Has The Time Come To Dump Rio Tinto plc & BHP Billiton plc?

Shareholders of FTSE 100 mining giants Rio Tinto (LSE: RIO) and BHP Billiton (LSE: BLT) are suffering a dismal time. If you bought shares in these two companies at any time in the past six years your holdings will be in the red — deeply in the red in many cases.

Billiton’s shares made an all-time high of over £26 in 2011, but, as I’m writing, have just sunk to a new multi-year low of under £9. Rio’s shares have fallen from £47 in 2011 to around £22.50 now.

Once again, mining has shown itself to be a highly cyclical industry. Yet at the extremes of boom and bust, you’ll always hear talk of “new normals”, “secular-this” and “structural-that”, suggesting (in boom times) that higher prices for natural resources are a permanent new feature and (in bust times) that lower prices are the benchmark for the future.

If you invested by listening to this sort of stuff, you’d be pursuing the one strategy that guarantees losses from the stock market: buying high and selling low. You’d have bought Rio and Billiton when higher prices were being touted as the new normal, and you’d be selling today on bearish views that lower prices are here to stay.

Of course, you should be aiming to do the opposite. Look at history, and you’ll see the same repeated cycle: periods when demand for natural resources outstrips supply, periods when supply and demand are broadly in balance, and periods when supply exceeds demand.

Right now, we’re in a phase of over-supply, metals prices are low, and the shares of mining companies have crashed. Demand for natural resources from China may have slumped as the country moves from heavy infrastructure investment to a more consumer-oriented economy, but, long-term, global urbanisation will continue, and there will be times when demand outstrips supply.

Given where we are in the cycle, dumping Rio and Billiton today is unlikely to be a wise move in the long term. Indeed, I would say buying shares in these two companies looks a far better idea right now.

In the short term, the shares may, or may not, go lower still. Nobody knows. No trumpets sound to tell you when shares have hit their bottom. If you’re a long-term investor — which is the way of the Motley Fool — all you should be doing is looking at what Rio and Billiton are offering today, the near-term risks and the potential long-term rewards from cyclical recovery (dismissing, I would suggest, any notion that low prices are a new normal).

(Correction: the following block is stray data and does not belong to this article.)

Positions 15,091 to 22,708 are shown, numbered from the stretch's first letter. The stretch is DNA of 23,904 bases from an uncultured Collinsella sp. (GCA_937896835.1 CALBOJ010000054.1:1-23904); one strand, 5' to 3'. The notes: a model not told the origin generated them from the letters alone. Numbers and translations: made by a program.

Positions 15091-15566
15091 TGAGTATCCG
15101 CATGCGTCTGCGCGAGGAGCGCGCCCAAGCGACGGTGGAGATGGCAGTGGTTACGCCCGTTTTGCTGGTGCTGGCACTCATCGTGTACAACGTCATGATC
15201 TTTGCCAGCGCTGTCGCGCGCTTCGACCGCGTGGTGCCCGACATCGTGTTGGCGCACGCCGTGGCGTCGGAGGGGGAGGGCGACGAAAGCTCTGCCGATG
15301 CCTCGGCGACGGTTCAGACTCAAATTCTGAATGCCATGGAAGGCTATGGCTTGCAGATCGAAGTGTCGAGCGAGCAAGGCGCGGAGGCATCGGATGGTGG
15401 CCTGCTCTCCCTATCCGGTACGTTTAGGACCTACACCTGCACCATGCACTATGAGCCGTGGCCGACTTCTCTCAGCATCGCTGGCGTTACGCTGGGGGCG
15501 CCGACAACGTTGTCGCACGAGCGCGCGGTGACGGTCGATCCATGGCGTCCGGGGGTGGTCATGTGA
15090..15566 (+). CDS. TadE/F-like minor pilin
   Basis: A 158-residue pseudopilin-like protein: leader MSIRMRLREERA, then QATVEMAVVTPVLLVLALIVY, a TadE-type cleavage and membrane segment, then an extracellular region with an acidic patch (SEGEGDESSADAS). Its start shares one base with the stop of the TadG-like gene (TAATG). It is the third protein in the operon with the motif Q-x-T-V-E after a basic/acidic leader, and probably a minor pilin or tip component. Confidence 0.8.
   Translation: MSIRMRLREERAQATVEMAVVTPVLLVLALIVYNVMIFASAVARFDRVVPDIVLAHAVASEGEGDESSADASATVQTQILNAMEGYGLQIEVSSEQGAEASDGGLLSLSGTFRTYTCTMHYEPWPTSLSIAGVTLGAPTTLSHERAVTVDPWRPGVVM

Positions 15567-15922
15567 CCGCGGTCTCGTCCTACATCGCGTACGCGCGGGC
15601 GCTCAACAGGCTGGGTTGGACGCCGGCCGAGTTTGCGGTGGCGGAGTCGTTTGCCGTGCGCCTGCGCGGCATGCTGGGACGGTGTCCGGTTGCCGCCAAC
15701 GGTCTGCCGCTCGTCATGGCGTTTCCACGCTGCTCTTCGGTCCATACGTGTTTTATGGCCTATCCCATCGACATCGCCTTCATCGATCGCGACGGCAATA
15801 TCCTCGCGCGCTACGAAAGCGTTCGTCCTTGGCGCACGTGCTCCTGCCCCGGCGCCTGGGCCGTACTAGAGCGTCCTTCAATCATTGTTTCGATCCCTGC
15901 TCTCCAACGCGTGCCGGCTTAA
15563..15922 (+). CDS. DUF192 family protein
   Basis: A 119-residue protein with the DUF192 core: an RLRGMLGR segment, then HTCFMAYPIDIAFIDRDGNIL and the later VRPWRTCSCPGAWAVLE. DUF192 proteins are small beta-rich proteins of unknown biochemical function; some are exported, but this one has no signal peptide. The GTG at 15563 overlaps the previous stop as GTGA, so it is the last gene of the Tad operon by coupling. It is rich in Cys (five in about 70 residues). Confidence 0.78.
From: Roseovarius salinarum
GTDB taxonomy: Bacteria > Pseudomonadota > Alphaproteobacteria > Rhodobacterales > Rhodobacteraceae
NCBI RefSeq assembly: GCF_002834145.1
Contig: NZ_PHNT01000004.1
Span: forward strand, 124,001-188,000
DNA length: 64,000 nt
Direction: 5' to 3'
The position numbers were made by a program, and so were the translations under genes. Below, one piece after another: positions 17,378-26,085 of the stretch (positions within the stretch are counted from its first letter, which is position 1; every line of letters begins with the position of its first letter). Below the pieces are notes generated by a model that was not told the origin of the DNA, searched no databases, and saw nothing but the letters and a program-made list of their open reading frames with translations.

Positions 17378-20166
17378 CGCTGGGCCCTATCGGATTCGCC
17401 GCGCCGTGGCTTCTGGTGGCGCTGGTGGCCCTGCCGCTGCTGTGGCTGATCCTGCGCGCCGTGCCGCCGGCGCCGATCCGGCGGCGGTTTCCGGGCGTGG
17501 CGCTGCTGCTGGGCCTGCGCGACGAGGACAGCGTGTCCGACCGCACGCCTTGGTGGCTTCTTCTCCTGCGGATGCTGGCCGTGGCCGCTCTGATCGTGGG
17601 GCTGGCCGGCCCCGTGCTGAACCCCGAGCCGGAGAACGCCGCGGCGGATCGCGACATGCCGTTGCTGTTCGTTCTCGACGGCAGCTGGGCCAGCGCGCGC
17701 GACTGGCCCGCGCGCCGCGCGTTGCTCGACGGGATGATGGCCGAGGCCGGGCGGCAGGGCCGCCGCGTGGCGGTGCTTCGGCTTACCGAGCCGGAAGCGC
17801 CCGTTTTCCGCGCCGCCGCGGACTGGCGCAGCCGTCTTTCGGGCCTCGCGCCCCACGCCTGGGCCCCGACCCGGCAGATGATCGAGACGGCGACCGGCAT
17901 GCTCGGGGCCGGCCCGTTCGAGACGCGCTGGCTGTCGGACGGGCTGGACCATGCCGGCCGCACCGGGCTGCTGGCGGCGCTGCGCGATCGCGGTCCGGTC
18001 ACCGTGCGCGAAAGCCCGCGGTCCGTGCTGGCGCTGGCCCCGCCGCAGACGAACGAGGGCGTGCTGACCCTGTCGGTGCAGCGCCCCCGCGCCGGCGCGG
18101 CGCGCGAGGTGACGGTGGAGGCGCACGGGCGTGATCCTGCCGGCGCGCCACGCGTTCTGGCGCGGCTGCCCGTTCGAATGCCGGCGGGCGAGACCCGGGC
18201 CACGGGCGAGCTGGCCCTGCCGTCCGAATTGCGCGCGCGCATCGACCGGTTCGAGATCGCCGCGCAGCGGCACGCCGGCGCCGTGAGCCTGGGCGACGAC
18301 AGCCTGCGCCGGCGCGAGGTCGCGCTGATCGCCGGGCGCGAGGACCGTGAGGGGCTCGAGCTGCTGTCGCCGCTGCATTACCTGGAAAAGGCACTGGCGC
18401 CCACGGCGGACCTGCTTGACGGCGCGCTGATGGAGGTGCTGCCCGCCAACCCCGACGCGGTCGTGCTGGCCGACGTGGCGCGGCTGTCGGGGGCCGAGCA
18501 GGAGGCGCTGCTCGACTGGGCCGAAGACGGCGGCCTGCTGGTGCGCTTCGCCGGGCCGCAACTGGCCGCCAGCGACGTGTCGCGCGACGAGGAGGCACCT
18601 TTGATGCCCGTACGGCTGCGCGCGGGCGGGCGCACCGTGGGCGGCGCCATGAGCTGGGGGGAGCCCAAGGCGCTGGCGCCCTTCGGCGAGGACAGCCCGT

Rio and Billiton have a lot going for them. Both have relatively new chief executives, who are focused on shareholder returns, rather than empire-building; both have world-class assets; and both are low-cost producers. They are well-placed to weather the current slump, while high-cost producers are forced out of the market.

Multiples of current depressed earnings mean little, if we’re long-term investors, holding for a cyclical recovery, and the next boom that will see Rio and Billiton surpass previous peak profits — which, at some unknown point in the future, will happen.

The current dividend yield, on the other hand, means quite a lot. Rio Tinto’s forward yield is 6.7% and BHP Billiton’s is a massive 9.1%. If the companies are able to maintain their dividends, reinvesting such a high proportion of your initial investment would see a huge snowballing of your stake in the businesses, and a massive compounding of your returns when the cyclical recovery comes.

The boards of both companies have expressed their commitment to their dividends. However, as the size of the yields suggests, the market sees some risk of a cut; and, as the difference in the yields suggests, the market sees a greater — and, indeed, significant — risk of a cut at Billiton. In fact, the risk at Billiton has just increased a notch, with last week’s news of a disaster at the company’s jointly-owned Samarco iron ore mine in Brazil. It’s been suggested that the cost to Billiton could be as much as $1bn.

Nevertheless, even if Billiton or Rio halved their dividends, the yields would remain decent, and I view it as highly unlikely that either company would halt dividends altogether. As such, both stocks appear good value to me at their current levels for patient, long-term investors.

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G A Chester has no position in any shares mentioned. The Motley Fool UK has no position in any of the shares mentioned. We Fools don't all hold the same opinions, but we all believe that considering a diverse range of insights makes us better investors.